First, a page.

Microsoft, Twitter, Facebook, and Salesforce are just a few of the major corporations to announce that many of their departments will be working from home indefinitely. Working completely from home allows companies to save on office space and in-office technology. The savings of a smaller corporate footprint can be significant and very alluring to most companies. In addition, remote work can give employees flexibility, allowing them to set a better schedule for themselves, be more productive, and be more present outside work. And not to be overlooked, the green impact on the environment can be significant, as we saw the dramatic reduction of pollution around the globe from the March to May timeframe.
So, can your company transition to a permanent WFH model? That is not an easy question. As always you need to think about process, people, and technology.
People and Process
Permanently working from home means you will need to redesign many of your business processes and to create a culture that makes allowances for the challenges presented by working apart. Working from home does not mean the same number of meetings, just that now they are over Zoom. It means people need to learn to communicate better, more completely, likely in writing, and asynchronously. It means project management and planning at a new level to make distributed work come together. And it also means trust.
One of the main barriers to “tele-commuting” as it was known in 90s, was a lack of trust that work was really being done remotely and the assumption that operating remotely was inherently inefficient. People that worked remotely were not as “committed” as the people still in the office. Evaluations, career development and staff support need to be redesigned to support and advance your remote workforce. Companies like Gitlab and Basecamp talk about weaving working from home into the fabric of their culture. It’s not just talk, it’s the way they manage their companies and to date, it has been a competitive advantage – especially when it comes to recruiting talent.
While we have talked a great deal about creating a comfortable and efficient WFH environment on previous blogs, transitioning to an all-remote company will mean investing in tools that facilitate distributed work and looking at your infrastructure to ensure that it can scale and support demands from multiple geographies, at all times, with varying demands.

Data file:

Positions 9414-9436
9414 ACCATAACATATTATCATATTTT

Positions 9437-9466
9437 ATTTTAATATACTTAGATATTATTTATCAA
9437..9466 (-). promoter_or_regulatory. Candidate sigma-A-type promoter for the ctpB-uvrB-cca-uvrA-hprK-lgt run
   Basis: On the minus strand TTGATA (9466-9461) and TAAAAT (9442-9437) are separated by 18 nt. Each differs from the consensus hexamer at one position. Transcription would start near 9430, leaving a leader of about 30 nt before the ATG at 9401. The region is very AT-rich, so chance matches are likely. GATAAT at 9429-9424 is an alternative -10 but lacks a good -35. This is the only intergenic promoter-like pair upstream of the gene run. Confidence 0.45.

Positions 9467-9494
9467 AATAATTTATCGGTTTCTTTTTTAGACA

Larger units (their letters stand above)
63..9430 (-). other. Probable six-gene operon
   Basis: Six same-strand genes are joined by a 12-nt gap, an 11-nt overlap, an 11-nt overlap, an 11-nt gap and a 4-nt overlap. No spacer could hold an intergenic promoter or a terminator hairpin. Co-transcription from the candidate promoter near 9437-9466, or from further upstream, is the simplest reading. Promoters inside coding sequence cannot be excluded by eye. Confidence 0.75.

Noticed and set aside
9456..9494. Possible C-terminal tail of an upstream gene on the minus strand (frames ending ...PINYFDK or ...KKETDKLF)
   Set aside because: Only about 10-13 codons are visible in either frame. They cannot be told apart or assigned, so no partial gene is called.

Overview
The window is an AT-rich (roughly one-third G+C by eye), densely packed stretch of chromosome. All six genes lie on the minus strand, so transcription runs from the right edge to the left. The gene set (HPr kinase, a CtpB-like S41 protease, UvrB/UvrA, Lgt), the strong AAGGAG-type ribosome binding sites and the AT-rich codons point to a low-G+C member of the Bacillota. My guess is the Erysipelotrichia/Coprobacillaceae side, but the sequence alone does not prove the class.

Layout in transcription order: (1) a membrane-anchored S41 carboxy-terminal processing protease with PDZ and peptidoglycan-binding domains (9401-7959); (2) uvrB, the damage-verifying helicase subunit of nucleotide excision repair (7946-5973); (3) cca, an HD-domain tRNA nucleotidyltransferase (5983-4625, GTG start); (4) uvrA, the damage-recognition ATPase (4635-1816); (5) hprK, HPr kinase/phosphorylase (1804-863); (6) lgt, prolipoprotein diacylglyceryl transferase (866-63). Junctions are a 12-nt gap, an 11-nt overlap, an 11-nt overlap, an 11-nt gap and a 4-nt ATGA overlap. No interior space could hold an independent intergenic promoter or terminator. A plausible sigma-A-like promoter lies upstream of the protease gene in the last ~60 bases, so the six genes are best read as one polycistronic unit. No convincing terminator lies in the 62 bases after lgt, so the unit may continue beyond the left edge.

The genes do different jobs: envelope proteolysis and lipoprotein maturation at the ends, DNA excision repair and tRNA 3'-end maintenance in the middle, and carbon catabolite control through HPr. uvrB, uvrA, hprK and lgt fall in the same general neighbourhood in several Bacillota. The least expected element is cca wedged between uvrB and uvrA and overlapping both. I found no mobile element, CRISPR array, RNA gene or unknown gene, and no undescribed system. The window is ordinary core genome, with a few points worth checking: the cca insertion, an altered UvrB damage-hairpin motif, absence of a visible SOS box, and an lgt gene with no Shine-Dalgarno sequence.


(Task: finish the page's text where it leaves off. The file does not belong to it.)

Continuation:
Undoubtedly there are many possible benefits to implementing a WFH strategy. The last few months have hopefully given you data on what works and what doesn’t work in your environment and whether this is a feasible strategy long term for your company. At Hybridge, we have transitioned to hybrid model: while we are an essential business and the majority of our workforce is in the office, we have created a “designated survivor team”(a little tongue in cheek) as all it means is that we have portion of the team working from home, which changes on rotation, to ensure that in the case of a COVID exposure in the office, we have people capable of continuing business operations remotely should the rest of the team become sick. It has had the unintended effect of allowing those with long commutes to work easily from home, to give people a break from the office and/or from working remotely, and allowed us to redesigned some processes to better serve our clients.
Implementing WFH as a permanent solution will take another level of planning, a discussion of resources, and likely an investment of both people and money in new processes and technology. Hybridge is not just your support and help desk, it is also your technology partner and virtual CIO, ready to help evaluate your options and advise you on the technology choices that can help you implement a full, or hybrid, WFH strategy for you company. Contact us at info at Hybridge.com to schedule a meeting to discuss your IT strategy.